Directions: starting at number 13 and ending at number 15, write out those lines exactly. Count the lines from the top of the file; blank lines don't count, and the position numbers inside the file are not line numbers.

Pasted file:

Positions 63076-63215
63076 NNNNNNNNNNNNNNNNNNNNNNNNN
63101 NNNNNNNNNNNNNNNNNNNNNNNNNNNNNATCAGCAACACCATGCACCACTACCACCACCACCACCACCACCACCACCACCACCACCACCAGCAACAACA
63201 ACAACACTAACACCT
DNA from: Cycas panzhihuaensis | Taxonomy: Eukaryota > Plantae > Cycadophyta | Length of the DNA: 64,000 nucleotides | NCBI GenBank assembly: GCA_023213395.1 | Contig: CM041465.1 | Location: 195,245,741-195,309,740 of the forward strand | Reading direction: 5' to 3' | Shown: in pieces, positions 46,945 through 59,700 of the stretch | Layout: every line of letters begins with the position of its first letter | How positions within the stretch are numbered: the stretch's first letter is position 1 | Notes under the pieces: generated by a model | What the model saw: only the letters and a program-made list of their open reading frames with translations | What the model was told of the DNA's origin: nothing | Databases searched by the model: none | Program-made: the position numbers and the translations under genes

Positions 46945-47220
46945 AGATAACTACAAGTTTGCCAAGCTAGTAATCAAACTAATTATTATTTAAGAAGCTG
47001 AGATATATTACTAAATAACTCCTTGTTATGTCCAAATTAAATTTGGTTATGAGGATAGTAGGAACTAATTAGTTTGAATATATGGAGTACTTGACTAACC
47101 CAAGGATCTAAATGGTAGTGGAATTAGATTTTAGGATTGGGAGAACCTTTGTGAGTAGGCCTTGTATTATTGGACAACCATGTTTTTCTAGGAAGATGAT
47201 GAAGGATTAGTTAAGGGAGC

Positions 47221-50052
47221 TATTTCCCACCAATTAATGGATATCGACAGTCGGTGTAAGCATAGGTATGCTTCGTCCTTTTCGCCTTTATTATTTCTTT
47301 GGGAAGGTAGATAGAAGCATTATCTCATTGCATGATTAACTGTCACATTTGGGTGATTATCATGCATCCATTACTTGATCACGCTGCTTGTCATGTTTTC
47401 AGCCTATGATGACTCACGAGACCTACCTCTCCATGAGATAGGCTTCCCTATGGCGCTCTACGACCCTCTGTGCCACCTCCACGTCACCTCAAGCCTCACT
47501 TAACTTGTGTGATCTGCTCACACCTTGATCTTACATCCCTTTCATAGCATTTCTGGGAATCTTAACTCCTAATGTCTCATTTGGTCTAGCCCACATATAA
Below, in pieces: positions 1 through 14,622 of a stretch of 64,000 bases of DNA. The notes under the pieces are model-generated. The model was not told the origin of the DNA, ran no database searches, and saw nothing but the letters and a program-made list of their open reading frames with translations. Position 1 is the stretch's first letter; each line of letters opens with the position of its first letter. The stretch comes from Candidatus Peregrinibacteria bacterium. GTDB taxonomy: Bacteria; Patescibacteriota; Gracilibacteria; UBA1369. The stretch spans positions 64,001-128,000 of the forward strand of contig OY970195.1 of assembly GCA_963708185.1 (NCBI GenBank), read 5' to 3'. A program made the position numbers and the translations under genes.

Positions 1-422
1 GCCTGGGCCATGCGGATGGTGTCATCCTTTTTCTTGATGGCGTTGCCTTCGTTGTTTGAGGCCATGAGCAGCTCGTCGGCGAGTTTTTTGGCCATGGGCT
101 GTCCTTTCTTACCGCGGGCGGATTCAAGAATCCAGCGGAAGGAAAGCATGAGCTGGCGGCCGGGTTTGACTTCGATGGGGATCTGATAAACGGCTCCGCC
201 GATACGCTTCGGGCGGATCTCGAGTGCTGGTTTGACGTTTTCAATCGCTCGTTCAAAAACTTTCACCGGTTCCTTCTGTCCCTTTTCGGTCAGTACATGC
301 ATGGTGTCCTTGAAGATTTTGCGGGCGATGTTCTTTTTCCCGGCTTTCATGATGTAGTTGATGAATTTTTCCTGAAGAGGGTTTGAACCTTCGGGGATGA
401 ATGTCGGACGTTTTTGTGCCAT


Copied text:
47301 GGGAAGGTAGATAGAAGCATTATCTCATTGCATGATTAACTGTCACATTTGGGTGATTATCATGCATCCATTACTTGATCACGCTGCTTGTCATGTTTTC
47401 AGCCTATGATGACTCACGAGACCTACCTCTCCATGAGATAGGCTTCCCTATGGCGCTCTACGACCCTCTGTGCCACCTCCACGTCACCTCAAGCCTCACT
47501 TAACTTGTGTGATCTGCTCACACCTTGATCTTACATCCCTTTCATAGCATTTCTGGGAATCTTAACTCCTAATGTCTCATTTGGTCTAGCCCACATATAA